A front page story in today’s Washington Post casts interesting perspective on an Ethics Alarms rumble that broke out here a couple of weeks ago. One of the many websites where underemployed, over-indebted law grads hang out to commiserate—sites with pathetic names like “butidideverythingrightorsoithought”—discovered a post from the days when people were taking Occupy Wall Street seriously, in which I chided a protester whose sign blamed his law school  for his failure to  find a job, without giving due weight to the fact that sitting in a park whining about his plight wasn’t doing him any good either. Suddenly Ethics Alarms experienced an avalanche of indignant and often personally insulting comments introducing me to the strange world of the JD conspiracy theorists, who maintain that law schools engaged in an intentional conspiracy or “scam” to gull naive college grads into believing that a law degree was a sure-thing ticket to Easy Street and six-figure starting salaries.

In the Post’s report, we learn that other advanced degree-holders, namely PhDs in scientific fields, are also unable to find work or toiling in fields unrelated to their degrees. The Post says:

“Traditional academic jobs are scarcer than ever. Once a primary career path, only 14 percent of those with a PhD in biology and the life sciences now land a coveted academic position within five years, according to a 2009 NSF survey. That figure has been steadily declining since the 1970s, said Paula Stephan, an economist at Georgia State University who studies the scientific workforce. The reason: The supply of scientists has grown far faster than the number of academic positions.”

Sounds a lot like the legal market to me! Continue reading

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Jerk of the Year: Donald Trump

Where Donald Trump is King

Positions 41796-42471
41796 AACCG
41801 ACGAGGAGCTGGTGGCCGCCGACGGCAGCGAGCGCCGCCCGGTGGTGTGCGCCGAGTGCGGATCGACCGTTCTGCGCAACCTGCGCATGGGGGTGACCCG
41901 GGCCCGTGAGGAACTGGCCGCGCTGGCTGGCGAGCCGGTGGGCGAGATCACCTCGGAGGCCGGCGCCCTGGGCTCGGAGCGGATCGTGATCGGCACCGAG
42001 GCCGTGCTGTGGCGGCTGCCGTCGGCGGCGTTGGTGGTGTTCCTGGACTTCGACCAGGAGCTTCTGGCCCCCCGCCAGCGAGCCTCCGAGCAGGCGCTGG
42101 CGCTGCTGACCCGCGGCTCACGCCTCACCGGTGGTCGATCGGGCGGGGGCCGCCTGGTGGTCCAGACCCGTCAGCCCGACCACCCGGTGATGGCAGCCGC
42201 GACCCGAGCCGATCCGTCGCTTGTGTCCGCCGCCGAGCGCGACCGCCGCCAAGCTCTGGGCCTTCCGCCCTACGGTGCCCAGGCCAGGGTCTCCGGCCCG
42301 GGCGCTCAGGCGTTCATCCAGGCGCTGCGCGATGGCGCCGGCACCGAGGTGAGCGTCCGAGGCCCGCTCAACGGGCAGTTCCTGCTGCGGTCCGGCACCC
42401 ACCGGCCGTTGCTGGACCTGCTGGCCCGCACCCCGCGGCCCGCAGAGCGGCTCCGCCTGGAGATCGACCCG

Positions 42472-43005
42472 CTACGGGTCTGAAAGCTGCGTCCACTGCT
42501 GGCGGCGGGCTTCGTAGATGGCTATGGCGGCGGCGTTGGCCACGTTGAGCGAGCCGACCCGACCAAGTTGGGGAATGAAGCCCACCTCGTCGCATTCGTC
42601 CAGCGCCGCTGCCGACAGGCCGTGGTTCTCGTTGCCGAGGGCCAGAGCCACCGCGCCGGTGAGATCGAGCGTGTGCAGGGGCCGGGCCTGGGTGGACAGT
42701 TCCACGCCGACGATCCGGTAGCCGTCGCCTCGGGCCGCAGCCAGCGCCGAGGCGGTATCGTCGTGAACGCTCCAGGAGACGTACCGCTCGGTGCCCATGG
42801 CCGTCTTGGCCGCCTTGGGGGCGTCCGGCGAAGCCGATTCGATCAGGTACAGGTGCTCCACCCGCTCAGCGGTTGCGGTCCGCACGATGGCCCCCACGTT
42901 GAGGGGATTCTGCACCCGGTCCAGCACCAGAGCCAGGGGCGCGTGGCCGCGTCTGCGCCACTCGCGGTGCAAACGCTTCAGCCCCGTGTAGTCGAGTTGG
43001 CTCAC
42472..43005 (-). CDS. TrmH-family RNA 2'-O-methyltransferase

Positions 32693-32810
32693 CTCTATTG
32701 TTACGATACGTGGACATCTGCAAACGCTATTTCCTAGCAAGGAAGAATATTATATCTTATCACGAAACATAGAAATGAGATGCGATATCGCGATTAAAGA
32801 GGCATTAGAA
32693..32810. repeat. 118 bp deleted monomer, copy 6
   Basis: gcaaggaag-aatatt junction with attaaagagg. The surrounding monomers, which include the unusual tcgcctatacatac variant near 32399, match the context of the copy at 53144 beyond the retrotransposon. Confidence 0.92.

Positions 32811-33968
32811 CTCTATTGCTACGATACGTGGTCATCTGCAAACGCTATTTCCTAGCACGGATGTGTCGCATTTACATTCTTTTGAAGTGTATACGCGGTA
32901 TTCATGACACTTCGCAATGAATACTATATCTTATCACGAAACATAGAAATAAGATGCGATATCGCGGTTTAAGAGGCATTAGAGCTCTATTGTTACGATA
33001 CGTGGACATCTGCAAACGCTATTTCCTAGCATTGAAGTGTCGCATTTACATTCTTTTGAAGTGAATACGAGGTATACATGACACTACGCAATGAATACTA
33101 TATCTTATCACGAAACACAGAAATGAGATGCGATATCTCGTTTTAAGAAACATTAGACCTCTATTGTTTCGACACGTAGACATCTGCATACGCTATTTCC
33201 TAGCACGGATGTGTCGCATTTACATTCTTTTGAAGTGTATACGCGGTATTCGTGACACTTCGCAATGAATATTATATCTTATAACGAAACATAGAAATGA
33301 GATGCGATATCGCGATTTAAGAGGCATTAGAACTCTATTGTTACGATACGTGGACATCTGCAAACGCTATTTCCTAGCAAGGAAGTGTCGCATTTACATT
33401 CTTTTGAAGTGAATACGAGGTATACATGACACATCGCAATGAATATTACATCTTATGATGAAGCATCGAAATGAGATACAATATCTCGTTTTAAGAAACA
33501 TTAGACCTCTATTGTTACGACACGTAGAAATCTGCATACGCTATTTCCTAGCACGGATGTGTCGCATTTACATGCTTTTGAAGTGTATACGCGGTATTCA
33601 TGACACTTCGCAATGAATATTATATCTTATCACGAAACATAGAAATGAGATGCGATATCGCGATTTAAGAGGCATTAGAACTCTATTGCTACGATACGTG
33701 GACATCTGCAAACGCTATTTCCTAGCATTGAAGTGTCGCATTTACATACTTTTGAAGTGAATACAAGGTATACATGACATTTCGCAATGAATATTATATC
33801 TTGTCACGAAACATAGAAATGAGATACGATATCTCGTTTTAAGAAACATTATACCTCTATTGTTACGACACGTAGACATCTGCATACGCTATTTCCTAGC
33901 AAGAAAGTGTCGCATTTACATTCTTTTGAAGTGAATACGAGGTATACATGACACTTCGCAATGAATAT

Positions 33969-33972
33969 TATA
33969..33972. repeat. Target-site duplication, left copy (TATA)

I know it’s only May, and I know that Rev. Jones is still out there somewhere, planning on burning a picture of Mohammad or making confetti out of the Quran or some other offensive stunt designed to attract the attention of Fox News and sell some tee shirts. I know Allan Grayson can surface at any time, and that Michael Moore is joining forces with Keith Olbermann, which is a good bet to make both of them more obnoxious. And I know Newt Gingrich, Ron Paul, Michele Bachman and some other GOP candidates for president can be counted on to say or tweet outrageous things in the coming weeks and months. Yes, and Harry Reid is still running amuck, and there are plenty of athletes, singers and actors who will be embarrassing themselves, their profession and their species before the year is out.

Never mind all that. I’m ready to declare Donald Trump the Jerk of the Year.

I’ll admit my bias up front: I think Trump has been a contender for Jerk of the Year every year for at least two decades. Even I, however, never thought he was a big enough jerk to use the developing 2012 campaign for President of the United States—at a critical juncture in the nation’s history, with literally life-and death crises in the nation’s economy, housing market, and job markets, with the Middle East erupting and America involved in three armed conflicts, with a leadership vacuum at the highest levels of the government and with American trust and hope for the future at a record low—for personal ego gratification and to promote his cheesy, freak-show reality program “The Celebrity Apprentice.” But that’s what he did, soiling the news and  political discourse along the way by giving aid and support to the assortment of paranoids, wackos and racists who had been denying that Obama was a natural born citizen. Continue reading

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Comment of the Day: “The Jaundiced Eye of Noam Chomsky”

You can find the original post here, and under it, my response to this comment by reader Trafford Gazsik. I’d say that Christopher Hitchens’ rebuttal to Chomsky, linked in the post, and my post about the ethics of bin Laden’s execution address the issues raised, make up your own mind.

“I like Chomsky and as a non-American, I can assure you that rather than filling my head with anti-American sentiments, his writings have reassured me that America remains a country populated with mostly decent people and that the world at large should not give up on the place just yet.

“I’m interested to know which part of Chomsky’s analysis you do not agree with:

- Do you disagree with the assertion that the Bin Laden ‘takedown’ was an assassination?

- Do you reject the assertion that the assassination took place within the territory of another sovereign state without the knowledge or permission of the government of that state, in clear contravention of international law and customs?

- Do you deny that Bin Laden had not been tried in any court, and was for legal purposes, an innocent civilian of Non-US nationality residing in Non-US territory? Continue reading